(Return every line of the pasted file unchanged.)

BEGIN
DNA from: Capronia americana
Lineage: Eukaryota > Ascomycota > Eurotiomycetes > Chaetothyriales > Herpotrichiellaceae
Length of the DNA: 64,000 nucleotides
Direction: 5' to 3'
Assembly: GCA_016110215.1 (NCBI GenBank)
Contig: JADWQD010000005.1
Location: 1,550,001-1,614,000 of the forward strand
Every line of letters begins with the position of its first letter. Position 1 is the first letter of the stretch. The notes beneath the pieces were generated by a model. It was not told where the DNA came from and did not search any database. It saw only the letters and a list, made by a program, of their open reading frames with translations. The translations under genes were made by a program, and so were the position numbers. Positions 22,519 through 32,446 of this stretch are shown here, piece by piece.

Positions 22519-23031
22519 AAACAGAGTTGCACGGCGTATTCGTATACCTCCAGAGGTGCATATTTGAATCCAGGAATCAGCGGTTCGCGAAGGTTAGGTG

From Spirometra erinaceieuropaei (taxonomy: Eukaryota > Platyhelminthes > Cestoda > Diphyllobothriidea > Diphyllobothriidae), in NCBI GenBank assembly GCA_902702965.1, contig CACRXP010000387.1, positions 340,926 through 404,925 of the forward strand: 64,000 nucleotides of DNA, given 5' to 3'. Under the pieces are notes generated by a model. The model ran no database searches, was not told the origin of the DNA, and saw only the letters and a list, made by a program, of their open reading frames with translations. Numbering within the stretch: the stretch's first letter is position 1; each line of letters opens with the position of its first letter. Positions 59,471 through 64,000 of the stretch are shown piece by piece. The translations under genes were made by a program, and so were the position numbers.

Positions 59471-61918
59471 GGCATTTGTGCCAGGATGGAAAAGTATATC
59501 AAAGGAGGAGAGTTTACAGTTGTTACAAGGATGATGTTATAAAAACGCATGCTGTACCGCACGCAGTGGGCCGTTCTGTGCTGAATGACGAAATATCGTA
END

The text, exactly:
DNA from: Capronia americana
Lineage: Eukaryota > Ascomycota > Eurotiomycetes > Chaetothyriales > Herpotrichiellaceae
Length of the DNA: 64,000 nucleotides
Direction: 5' to 3'
Assembly: GCA_016110215.1 (NCBI GenBank)
Contig: JADWQD010000005.1
Location: 1,550,001-1,614,000 of the forward strand
Every line of letters begins with the position of its first letter. Position 1 is the first letter of the stretch. The notes beneath the pieces were generated by a model. It was not told where the DNA came from and did not search any database. It saw only the letters and a list, made by a program, of their open reading frames with translations. The translations under genes were made by a program, and so were the position numbers. Positions 22,519 through 32,446 of this stretch are shown here, piece by piece.

Positions 22519-23031
22519 AAACAGAGTTGCACGGCGTATTCGTATACCTCCAGAGGTGCATATTTGAATCCAGGAATCAGCGGTTCGCGAAGGTTAGGTG

From Spirometra erinaceieuropaei (taxonomy: Eukaryota > Platyhelminthes > Cestoda > Diphyllobothriidea > Diphyllobothriidae), in NCBI GenBank assembly GCA_902702965.1, contig CACRXP010000387.1, positions 340,926 through 404,925 of the forward strand: 64,000 nucleotides of DNA, given 5' to 3'. Under the pieces are notes generated by a model. The model ran no database searches, was not told the origin of the DNA, and saw only the letters and a list, made by a program, of their open reading frames with translations. Numbering within the stretch: the stretch's first letter is position 1; each line of letters opens with the position of its first letter. Positions 59,471 through 64,000 of the stretch are shown piece by piece. The translations under genes were made by a program, and so were the position numbers.

Positions 59471-61918
59471 GGCATTTGTGCCAGGATGGAAAAGTATATC
59501 AAAGGAGGAGAGTTTACAGTTGTTACAAGGATGATGTTATAAAAACGCATGCTGTACCGCACGCAGTGGGCCGTTCTGTGCTGAATGACGAAATATCGTA